FACT: Checkout fees are illegal in ten states; California, Colorado, Connecticut, Florida, Kansas, Maine, Massachusetts, New York, Oklahoma, and Texas.


– Charging customers a checkout fee is not required, and retailers who choose not to will appear more competitive and consumer oriented.


– Although most retailers have not yet started charging a fee, those that offer highly specialized goods are most likely to adopt checkout fees first.


It should be added that a number of states are now considering joining the ten mentioned above in making the checkout fees illegal.

What’s New?


This checkout fee fight has always been a bit puzzling to me. See, Visa and MasterCard rules have always permitted merchants to offer discounts on non-card payments. In fact, here in Massachusetts, ever since I can remember we’ve had some gas stations, though a distinct minority, which have had two sets of prices: a lower one for cash payments and a higher one for card payments. I don’t know how well that pricing structure has worked for them, but the fact that it’s been utilized for decades tells me that perhaps it hasn’t been entirely unsuccessful. In any event, the point is that merchants have always had the opportunity to make card payments more expensive to their customers.


So the question becomes what is the difference between what the merchants could do before the settlement and what they can do now. Well, as far as I can tell, the new rules have led to no changes for consumers and have perhaps been detrimental to the merchants’ cause. On the first point, consumers are still not being charged any credit card surcharges and that is unlikely to ever happen, whether or not other states join the ten which have already banned the practice. On the second point, if the only real concession the merchants got out of the settlement — the ability to place surcharges on credit card transactions — is unlikely to ever be put in practice, what is in the agreement to offset the non-reduction of the interchange fees, which has always been the merchants’ primary objective?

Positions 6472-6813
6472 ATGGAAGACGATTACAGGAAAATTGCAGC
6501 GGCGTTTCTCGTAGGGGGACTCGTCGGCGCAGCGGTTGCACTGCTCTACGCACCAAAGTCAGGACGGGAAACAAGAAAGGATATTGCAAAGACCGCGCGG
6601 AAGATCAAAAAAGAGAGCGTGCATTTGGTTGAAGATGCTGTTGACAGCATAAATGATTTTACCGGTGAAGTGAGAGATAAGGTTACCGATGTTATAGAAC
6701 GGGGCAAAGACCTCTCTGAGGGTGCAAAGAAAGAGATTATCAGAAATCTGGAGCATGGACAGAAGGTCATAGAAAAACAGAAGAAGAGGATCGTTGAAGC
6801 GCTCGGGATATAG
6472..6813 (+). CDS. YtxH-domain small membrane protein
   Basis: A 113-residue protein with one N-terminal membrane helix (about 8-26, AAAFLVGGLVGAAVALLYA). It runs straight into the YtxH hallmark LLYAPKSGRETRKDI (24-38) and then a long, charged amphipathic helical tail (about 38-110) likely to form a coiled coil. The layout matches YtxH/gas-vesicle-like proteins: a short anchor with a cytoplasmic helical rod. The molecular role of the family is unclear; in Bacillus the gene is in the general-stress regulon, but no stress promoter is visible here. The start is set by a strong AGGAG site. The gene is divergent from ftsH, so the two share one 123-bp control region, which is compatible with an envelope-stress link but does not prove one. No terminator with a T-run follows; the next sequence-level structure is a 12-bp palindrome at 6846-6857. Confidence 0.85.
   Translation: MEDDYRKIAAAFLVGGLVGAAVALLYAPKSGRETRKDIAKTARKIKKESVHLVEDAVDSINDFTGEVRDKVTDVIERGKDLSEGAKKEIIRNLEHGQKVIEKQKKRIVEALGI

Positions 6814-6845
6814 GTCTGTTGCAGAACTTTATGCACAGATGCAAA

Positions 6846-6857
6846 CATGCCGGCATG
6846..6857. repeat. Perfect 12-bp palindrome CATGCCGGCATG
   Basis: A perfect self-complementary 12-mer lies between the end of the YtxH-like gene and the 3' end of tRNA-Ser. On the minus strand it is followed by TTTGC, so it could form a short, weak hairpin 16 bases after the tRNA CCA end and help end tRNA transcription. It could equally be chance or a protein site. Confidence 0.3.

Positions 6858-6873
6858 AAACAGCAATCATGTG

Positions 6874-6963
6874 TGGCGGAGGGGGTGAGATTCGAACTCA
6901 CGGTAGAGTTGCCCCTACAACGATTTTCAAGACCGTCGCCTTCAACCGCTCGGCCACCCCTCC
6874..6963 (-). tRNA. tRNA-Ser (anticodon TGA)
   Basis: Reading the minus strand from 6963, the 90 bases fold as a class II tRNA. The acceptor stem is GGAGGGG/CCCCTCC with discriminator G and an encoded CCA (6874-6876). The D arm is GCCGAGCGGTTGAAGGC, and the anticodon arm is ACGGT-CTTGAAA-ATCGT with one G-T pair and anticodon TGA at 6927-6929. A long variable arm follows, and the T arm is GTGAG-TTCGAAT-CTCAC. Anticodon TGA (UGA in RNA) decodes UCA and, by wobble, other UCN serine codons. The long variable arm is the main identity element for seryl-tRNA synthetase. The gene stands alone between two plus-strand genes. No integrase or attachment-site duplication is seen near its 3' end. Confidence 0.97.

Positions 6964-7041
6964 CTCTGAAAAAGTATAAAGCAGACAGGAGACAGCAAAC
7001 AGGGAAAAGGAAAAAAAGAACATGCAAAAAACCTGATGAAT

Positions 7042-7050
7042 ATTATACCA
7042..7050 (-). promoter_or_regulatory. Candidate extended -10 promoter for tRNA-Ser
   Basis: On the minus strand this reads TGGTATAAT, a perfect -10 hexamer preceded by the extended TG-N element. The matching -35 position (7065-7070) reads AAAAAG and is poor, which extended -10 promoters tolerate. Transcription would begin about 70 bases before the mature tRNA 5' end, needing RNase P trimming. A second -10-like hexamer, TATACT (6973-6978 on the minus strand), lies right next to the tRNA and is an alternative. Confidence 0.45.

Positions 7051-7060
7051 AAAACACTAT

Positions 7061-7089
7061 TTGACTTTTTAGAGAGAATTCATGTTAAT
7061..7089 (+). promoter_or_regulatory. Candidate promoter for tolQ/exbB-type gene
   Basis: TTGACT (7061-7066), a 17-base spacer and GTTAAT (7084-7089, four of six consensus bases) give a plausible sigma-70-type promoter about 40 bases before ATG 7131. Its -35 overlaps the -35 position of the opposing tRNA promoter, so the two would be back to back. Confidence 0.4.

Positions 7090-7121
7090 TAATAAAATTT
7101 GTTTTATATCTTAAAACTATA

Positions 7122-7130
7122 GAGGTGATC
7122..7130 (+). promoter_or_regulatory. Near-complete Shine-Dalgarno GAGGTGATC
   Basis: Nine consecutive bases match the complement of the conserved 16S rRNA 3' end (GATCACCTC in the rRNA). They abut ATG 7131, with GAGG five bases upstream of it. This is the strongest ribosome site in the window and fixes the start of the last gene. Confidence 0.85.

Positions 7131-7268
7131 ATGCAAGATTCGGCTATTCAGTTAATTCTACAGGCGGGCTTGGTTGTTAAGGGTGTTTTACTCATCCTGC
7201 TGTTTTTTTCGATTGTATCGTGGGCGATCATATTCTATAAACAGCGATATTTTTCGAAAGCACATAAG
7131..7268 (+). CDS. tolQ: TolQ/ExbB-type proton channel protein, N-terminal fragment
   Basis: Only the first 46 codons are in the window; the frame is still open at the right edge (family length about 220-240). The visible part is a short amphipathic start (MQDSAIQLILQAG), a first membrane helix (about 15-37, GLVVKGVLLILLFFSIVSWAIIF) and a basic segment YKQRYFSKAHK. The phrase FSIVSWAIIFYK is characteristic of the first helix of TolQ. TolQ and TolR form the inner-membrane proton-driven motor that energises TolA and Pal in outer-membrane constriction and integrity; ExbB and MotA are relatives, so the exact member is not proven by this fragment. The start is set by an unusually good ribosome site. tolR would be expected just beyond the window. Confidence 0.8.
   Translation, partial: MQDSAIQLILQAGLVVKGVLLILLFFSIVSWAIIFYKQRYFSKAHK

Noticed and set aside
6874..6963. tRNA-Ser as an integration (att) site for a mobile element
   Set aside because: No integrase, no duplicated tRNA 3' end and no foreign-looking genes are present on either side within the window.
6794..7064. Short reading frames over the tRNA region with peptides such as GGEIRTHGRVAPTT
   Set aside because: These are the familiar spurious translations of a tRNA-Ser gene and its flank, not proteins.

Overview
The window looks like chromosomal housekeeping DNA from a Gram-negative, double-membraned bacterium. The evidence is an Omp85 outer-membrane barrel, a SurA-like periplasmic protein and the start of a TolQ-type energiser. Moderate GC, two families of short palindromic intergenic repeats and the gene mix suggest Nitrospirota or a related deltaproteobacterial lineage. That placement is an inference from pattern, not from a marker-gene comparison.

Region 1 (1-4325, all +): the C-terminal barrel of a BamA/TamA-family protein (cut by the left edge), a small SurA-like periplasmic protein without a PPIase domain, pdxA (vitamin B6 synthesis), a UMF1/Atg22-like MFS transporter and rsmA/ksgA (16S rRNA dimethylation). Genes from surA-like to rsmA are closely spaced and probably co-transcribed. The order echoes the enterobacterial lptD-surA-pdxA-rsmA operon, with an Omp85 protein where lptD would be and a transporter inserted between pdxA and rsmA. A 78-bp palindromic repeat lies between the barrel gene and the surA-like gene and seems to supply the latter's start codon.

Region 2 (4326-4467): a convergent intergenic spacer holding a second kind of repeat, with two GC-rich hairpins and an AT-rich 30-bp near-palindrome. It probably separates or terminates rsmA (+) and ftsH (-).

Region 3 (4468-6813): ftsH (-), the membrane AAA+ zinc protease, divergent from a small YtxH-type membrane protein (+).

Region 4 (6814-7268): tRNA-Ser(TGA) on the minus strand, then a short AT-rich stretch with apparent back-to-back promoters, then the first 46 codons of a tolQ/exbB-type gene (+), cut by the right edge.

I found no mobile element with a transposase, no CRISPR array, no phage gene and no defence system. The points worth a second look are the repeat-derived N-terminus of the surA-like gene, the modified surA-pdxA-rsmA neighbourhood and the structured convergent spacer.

The Takeaway


This settlement agreement has been an unmitigated disaster for the merchants involved in it and the most amazing thing about this debacle is just how poorly the retailers’ interests were represented by their lawyers in this case. Unsurprisingly, it only took a week after the lawyers hailed their “historic settlement” for the merchants to start figuring out that they were actually getting a pretty raw deal and demanding that the whole agreement be scrapped. My initial reaction was that the plaintiffs’ lawyers should be fired immediately, although it would have been too late for that to make any difference, but then I realized that the merchants had only themselves to blame for digging the hole they found themselves in. After all, the lawyers would not have set the terms of the agreement on their own, without consulting their clients. In any case, it is unlikely that consumers will ever have to pay any checkout fees and that is what really matters.


Image credit: Futurepos.com.

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  1. Kathy Dowsett